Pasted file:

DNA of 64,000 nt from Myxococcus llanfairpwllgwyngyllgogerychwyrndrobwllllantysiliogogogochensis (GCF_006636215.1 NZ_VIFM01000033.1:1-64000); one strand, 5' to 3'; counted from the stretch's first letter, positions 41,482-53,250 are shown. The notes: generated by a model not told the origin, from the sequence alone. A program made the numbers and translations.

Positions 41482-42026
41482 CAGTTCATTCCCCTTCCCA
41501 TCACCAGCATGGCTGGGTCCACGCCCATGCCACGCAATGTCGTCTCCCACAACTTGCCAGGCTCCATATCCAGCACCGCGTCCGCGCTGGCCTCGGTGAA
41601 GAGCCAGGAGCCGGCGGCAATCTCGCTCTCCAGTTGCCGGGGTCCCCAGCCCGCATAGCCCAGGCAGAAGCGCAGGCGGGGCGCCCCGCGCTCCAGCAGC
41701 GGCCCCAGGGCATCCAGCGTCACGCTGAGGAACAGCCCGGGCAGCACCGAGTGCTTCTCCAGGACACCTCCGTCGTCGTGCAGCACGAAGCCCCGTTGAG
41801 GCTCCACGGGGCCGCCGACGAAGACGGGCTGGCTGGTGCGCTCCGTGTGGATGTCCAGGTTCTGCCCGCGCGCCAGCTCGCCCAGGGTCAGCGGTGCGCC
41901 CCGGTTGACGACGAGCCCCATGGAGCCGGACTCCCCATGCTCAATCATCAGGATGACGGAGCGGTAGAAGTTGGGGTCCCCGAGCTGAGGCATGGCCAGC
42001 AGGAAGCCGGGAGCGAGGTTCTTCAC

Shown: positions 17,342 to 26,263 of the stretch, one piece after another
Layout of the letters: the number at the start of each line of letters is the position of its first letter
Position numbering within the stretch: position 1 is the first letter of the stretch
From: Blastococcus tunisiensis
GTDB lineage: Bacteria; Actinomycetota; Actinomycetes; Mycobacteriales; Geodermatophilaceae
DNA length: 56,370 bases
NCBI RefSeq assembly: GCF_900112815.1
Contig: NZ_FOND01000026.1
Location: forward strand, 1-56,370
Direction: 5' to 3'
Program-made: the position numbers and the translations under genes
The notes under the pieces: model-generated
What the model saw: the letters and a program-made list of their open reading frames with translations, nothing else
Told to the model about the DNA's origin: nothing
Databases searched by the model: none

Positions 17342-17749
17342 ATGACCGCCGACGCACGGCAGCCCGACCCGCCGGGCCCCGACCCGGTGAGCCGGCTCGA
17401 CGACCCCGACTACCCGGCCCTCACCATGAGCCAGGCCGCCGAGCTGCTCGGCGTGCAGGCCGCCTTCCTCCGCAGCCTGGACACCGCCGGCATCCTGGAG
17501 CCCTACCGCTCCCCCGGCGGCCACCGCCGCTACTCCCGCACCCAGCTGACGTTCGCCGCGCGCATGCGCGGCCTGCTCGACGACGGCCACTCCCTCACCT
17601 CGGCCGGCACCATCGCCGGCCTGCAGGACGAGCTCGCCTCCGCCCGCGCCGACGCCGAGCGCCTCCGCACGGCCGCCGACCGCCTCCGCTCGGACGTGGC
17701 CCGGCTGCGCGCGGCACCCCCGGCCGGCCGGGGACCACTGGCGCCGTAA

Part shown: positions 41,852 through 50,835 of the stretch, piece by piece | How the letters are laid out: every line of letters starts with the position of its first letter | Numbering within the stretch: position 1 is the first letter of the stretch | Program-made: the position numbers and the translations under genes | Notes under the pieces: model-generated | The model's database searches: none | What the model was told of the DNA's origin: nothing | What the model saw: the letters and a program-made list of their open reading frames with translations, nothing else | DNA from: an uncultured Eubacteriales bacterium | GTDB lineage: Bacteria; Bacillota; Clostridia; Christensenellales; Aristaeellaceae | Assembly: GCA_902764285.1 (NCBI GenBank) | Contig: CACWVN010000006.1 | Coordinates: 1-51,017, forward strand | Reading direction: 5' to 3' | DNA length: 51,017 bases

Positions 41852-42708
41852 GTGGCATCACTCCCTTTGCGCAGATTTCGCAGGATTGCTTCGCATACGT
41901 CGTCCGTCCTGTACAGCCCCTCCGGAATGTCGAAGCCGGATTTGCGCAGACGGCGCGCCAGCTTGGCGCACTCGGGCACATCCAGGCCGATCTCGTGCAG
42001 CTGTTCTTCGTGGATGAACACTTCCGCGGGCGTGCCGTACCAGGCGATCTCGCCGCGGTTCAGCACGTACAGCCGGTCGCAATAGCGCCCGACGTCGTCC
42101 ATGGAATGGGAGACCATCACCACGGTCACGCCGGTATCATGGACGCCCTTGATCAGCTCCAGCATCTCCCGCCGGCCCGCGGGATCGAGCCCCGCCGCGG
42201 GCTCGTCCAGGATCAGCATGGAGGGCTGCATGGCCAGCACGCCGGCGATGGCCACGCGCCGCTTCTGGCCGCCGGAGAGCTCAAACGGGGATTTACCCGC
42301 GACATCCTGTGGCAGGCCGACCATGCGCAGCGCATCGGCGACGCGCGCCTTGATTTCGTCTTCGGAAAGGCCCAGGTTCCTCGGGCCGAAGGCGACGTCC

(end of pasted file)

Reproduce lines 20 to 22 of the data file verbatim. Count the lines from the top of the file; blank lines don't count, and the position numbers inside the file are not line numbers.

Program-made: the position numbers and the translations under genes
The notes under the pieces: model-generated
What the model saw: the letters and a program-made list of their open reading frames with translations, nothing else